From left, Salvation Army volunteers Julie Grant, Donna Kliewer and Kayla Kliewer ring the bell and collect donations at Easton Presbyterian Church in Fresno. Photo by Donald A. Promnitz
With Christmas approaching, one of the most iconic images of the holiday can be found throughout Fresno — the red kettle of the Salvation Army and the ringing of the bell. The organization’s work, however, extends far beyond December.
“Oftentimes, we’re behind the scenes and people don’t even realize that we’re year-round,” said Maj. Carole Abella of the Salvation Army’s Golden State Division. “Some people think about us just at Christmas, but there’s a lot of that happens year-round, so having people support us financially in the community is vey, very important.”
Previously, the Salvation Army had a funding source from drawdown money from endowments, but at this time, they are not going to be able to rely on them. Abella said that the funding of the community is needed to best maximize their impact.
“We need the community to be generous in order for us to continue the way that we are in aspect of we’re not cutting services, but we have to evaluate,” Abella said. “We have to look and we have do say: ‘Can I do something more efficiently here or there, so that it’s not costing me as much in the process?”
She further explained that sometimes budgets must be cut in some places.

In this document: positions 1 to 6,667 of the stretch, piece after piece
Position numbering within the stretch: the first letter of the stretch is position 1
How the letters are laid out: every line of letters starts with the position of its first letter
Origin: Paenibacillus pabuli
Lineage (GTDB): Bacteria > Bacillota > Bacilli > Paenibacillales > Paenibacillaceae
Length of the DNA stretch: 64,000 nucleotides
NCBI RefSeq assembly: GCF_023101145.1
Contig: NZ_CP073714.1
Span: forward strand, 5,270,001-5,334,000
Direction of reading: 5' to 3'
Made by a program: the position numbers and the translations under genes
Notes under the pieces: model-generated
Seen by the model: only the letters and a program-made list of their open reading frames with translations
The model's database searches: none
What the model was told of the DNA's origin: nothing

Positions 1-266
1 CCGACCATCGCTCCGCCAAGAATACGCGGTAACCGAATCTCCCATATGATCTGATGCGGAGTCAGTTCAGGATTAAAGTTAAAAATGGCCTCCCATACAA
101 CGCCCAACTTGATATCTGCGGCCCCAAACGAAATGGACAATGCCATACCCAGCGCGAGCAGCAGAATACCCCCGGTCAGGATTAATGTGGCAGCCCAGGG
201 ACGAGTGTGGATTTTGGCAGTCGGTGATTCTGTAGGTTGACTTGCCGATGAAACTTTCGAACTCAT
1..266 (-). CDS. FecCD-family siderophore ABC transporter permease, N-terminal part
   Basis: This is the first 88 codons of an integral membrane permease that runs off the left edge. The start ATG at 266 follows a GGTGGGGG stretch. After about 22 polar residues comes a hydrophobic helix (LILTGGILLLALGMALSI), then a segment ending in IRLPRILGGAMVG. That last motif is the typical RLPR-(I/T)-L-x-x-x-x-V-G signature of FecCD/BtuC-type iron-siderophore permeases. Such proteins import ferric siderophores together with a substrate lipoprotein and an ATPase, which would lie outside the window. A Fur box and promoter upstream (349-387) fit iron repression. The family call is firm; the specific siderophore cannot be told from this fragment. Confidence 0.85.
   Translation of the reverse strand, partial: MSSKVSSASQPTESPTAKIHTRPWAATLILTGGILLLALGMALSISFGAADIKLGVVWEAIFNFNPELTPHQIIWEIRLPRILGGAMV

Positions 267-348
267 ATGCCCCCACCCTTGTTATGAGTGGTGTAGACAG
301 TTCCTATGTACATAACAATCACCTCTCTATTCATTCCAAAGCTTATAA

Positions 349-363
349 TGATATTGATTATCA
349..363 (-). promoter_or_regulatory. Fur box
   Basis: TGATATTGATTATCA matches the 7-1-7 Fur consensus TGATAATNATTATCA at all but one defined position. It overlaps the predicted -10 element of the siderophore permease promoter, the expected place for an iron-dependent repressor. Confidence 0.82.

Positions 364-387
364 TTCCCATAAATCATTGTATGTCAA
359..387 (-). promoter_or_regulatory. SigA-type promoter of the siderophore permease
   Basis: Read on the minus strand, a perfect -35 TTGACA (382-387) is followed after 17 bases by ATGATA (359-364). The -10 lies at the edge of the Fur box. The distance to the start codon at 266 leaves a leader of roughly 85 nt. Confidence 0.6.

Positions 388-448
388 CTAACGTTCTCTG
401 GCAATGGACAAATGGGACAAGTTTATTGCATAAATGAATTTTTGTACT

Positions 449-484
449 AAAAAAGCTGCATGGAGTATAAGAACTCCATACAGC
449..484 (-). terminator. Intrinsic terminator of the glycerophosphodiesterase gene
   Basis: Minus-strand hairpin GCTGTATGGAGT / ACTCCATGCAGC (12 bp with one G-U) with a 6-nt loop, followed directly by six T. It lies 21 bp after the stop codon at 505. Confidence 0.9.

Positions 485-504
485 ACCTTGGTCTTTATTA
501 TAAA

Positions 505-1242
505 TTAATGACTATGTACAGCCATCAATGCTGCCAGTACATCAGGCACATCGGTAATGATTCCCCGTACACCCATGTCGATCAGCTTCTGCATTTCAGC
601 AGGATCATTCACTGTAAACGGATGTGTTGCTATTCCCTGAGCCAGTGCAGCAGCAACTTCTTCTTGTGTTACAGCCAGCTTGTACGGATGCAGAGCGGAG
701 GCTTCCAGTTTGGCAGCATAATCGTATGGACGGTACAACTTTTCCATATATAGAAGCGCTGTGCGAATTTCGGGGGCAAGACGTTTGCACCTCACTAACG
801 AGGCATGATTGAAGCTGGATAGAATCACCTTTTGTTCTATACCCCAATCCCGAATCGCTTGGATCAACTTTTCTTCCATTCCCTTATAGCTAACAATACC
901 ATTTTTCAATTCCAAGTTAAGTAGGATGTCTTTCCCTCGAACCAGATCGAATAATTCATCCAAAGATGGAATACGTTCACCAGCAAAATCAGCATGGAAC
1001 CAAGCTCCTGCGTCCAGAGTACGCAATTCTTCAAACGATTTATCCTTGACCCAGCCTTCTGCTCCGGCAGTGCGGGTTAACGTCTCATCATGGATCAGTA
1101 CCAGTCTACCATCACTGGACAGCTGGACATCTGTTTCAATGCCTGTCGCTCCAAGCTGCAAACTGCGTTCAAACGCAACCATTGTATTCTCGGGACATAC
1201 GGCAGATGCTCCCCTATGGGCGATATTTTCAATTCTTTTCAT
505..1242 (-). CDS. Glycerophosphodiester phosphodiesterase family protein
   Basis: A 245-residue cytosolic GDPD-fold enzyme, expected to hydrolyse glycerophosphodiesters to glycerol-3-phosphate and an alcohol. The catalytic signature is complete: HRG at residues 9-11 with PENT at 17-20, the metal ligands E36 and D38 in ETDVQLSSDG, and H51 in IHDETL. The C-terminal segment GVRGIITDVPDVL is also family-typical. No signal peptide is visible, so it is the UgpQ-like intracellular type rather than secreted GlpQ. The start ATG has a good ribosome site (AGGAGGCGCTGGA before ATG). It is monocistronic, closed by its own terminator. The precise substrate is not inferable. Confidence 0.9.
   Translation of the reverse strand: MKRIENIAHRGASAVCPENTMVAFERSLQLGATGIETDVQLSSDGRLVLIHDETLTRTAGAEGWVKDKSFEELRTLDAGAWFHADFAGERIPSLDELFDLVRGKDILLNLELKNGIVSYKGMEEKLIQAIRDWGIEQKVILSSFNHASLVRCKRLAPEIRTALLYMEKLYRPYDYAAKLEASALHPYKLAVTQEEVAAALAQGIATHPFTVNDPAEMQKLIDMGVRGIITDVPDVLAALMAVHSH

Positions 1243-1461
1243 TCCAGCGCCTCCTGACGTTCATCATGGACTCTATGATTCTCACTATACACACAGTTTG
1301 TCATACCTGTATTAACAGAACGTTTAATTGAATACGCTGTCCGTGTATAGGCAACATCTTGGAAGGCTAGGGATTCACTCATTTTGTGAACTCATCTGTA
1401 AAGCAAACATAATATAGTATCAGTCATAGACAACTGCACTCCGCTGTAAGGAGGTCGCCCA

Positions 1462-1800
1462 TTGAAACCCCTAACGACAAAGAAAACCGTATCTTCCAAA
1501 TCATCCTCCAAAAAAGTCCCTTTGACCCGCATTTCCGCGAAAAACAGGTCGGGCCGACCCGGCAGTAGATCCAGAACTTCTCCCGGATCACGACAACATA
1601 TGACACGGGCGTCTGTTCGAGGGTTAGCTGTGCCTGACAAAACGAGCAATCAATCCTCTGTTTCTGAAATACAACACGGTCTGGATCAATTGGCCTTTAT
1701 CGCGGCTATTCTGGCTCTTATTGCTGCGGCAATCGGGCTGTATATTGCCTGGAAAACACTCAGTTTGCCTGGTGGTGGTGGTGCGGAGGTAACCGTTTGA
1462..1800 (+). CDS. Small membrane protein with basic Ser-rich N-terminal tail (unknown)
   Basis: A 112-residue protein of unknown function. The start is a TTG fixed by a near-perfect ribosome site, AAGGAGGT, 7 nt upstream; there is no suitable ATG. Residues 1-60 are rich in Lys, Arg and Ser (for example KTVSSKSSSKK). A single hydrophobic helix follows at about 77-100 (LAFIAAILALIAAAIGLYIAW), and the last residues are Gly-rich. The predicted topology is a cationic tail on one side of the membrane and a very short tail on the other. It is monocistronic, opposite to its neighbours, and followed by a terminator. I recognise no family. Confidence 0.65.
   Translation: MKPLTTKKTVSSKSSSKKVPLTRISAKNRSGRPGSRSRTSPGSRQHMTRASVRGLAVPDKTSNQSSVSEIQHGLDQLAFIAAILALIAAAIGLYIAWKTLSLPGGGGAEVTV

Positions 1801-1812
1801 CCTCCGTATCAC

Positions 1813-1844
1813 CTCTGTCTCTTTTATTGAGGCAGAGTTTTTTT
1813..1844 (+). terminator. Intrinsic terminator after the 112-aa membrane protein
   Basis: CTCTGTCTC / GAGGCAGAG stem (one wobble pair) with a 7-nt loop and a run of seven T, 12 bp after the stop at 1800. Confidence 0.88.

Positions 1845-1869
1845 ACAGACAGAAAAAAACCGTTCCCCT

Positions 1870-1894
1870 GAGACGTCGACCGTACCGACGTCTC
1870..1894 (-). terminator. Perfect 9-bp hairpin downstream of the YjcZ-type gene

The services of the Salvation Army extend beyond food distribution to include energy bill assistance, tutoring and other services to low-income and elderly clients.
One of their volunteers was Kathryn Irvin. Previously, Irvin had worked as a mechanical engineer for engines on the space shuttle; later, she became a scientific computer programmer, a data analyst and a translator, knowing nine different computer languages, going into business for herself after she moved to Fresno.
At the Salvation Army, she spent a year working as a tutor.
“It was wonderful,” Irvin said. “Many of them were from different cultures, so I was learning what was right and not quite right with communications to make sure that I am helpful and efficient without making any well-meaning blunders.”
But now, Irvin finds herself receiving aid from the people she worked with. Her mother developed Alzheimer’s and her father was diagnosed with terminal cancer, and the two rentals they have fell into disrepair. Irvin worked to pay for restorations, repairs and utilities, but this, coupled with providing for her family (including her grandchildren) and other expenses have meant a severe blow to her finances, including trouble with her Pacific Gas & Electric Co. payments.
In her time of need, Irvin said that the Salvation Army has been there for her.
“I’ve gone to the Salvation Army and they’ve been wonderful,” she said. “And one day a week, I can go and pick up bread, and every other month, I can go and pick up a box of canned food.”
Irvin has considered making money on the side as an Uber driver. Meanwhile, she is trying to get the word about the help they give — and the help they need.
“I’ve been going there because I have a large family,” Irvin said, “and many of them have a lot of needs.”
“We’re just looking at ways that we can run more efficiently, you know?” Abella said. “Were always trying to do really our slogan—or our motto—‘Doing the most good.’”
For information on how to help the Salvation Army’s mission in the Central Valley, visit goldenstate.salvationarmy.org.